Putting users in control

Rahul Jain of Google, when asked by MediaNama about Google’s take on consent, especially in the context of the criticism of app store permissions,said that the company believes in putting users in control by giving them meaningful choices. Consent, he said, “has to be contextual. If companies have legitimate interests to protect the user, that is probably where you don’t need explicit consent. For example, securing a particular device, or checking spam. Then there could be situations where its sensitive information, where explicit consent is relevant. In other scenarios implied consent could be relevant. It’s dependent on the context.”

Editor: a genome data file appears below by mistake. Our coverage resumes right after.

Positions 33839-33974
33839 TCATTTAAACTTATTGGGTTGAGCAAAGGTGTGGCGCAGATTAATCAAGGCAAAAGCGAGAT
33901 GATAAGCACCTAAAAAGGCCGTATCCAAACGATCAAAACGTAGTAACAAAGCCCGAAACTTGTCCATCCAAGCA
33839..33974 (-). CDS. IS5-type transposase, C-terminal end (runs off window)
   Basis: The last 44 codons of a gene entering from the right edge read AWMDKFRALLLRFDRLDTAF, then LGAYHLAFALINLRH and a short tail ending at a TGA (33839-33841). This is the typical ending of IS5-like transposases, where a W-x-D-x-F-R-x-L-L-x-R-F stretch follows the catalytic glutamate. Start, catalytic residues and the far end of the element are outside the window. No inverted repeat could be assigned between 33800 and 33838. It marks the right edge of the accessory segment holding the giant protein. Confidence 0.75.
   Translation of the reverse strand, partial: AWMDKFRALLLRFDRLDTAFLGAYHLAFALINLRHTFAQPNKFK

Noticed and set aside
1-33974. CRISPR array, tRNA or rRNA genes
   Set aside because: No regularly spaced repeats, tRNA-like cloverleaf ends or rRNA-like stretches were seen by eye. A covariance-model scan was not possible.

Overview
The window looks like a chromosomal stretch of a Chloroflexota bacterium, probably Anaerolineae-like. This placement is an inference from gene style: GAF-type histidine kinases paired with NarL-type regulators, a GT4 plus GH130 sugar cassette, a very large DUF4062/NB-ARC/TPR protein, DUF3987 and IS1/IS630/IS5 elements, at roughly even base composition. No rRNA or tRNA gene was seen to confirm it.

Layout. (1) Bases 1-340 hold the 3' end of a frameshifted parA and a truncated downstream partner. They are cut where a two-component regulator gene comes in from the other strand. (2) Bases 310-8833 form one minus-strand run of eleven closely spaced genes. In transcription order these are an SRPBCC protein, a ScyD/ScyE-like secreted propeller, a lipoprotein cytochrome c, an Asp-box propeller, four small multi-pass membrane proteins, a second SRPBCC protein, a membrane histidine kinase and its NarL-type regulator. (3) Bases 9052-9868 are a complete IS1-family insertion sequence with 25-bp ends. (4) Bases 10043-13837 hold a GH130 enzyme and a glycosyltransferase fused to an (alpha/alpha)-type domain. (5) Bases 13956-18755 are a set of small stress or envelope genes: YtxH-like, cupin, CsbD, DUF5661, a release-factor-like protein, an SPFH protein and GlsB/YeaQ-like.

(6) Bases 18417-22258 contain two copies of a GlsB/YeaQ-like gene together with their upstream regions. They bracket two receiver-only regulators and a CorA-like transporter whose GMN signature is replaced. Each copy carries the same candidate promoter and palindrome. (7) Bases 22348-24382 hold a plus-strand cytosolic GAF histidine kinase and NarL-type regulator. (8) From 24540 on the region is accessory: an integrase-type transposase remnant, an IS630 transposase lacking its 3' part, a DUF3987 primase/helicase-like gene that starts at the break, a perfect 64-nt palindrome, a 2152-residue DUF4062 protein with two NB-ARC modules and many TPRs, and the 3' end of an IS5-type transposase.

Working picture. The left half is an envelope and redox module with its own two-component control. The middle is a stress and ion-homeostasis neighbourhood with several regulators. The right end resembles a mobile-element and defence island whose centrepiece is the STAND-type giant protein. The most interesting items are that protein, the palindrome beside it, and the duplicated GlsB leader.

He said that Google has “tried to give more controls to users in terms of the apps they use. In the Android system and for each app you can simply switch off the kind of permissions the app is asking for. Those are the kind of user controls we’re trying to build and to gain trust.” Amazon’s Uthara Ganesh concurred, saying that the company is about giving users control over the data they’re sharing. She added that it is complicated in case of IoT devices, especially when they are interoperable across geographies, it becomes complicated. Twitter’s Mahima Kaul said that the company had introduced a ‘Do Not Track’ button, hoping that it would become an industry standard, but it found very little uptake.

Giving users alternatives